“The whole focus is looking at landscape evolution models,” Ana says. “How landforms evolve along geologic time in arid lands. This also helps in analyzing erosion rates that are useful in the geomophologic, environmental and engineering geology fields. It’s interesting to see how much soil will erode over time.”
"Ana’s dissertation research investigates the rate and pattern of landform erosion with time. It seems counter-intuitive but the best place to study erosion by water is in an extremely arid environment where the erosion-inhibiting effects of vegetation are absent. In a study such as hers, it also is a great help if the shape of the landform prior to erosion is known," says Nash. "Not only is the area extremely dry (one of the driest spots on the planet), but there are several different sets of pre-Colonial agricultural terraces of varying age going back nearly 2,000 years. For the last two summers, Ana spent months in Moquegua, Peru, making detailed surveys of the morphology of Inca and Wari agricultural terraces. She coordinated her work with ongoing archeological investigations by the University of Florida, the Field Museum of the University of Illinois, Boston University and a geological investigation by the U.S. Geological Survey."
Ana says that one of the cool things about the agricultural terraces is the archaeological evidence, knowing how they were built and then looking at the existing architecture and morphology of them. It’s similar to construction professionals looking at the difference between design and as-built drawings – with the addition of “as-eroded” physical evidence.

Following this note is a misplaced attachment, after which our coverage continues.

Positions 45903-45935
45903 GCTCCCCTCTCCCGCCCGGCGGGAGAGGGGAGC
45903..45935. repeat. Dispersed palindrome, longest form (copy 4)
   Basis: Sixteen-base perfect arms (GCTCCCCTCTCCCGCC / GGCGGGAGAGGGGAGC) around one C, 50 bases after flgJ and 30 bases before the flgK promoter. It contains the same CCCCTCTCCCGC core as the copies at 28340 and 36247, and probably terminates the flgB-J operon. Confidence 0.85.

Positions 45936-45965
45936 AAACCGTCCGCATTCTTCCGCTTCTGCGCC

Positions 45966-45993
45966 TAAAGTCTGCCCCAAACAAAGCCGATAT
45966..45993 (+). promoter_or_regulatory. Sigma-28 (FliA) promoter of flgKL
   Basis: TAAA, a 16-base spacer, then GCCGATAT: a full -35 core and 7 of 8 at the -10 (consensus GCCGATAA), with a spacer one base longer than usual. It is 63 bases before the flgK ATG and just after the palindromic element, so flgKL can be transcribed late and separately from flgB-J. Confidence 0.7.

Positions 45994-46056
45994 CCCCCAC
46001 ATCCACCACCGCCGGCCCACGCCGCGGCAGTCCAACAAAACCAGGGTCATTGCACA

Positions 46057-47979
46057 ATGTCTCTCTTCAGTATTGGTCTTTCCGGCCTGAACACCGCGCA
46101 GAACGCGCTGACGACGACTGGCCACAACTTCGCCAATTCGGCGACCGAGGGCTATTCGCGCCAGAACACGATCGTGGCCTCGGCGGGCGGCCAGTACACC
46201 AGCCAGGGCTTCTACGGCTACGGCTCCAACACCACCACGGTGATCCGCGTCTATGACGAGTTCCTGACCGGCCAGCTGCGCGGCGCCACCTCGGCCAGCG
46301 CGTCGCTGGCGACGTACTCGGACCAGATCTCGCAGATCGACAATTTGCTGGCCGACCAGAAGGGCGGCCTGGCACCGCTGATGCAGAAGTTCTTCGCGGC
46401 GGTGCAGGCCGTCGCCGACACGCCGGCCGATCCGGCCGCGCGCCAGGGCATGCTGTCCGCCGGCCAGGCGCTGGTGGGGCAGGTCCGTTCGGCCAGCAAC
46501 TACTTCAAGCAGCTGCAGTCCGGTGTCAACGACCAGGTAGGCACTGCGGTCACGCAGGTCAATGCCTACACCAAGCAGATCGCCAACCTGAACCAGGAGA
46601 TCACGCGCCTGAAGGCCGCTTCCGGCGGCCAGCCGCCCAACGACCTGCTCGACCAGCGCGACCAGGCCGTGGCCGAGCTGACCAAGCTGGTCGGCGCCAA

“We can do topographic surveys and calculate how much soil has been lost. A lot of soil is available to be removed, so it doesn’t take much rain to remove it,” Ana says. “Those areas that I looked at have not been disturbed since they were abandoned."
"It’s interesting that Ana had never been south of Colombia in South America so her experience in Peru was quite a culture shock," says Nash. Ana worked in harsh conditions, with intense sunlight and bare soil. “Nothing grows there but soil and rocks,” she says, laughing. “I came out of there with my hands totally dark from the sun.”
Her initial idea was to study northern Peru’s Indian water systems. Michael Moseley, distinguished professor of anthropology at the University of Florida, pointed out that an archaeological project was underway in southern Peru that might offer her additional opportunities. So Ana switched her plans – and was glad she did.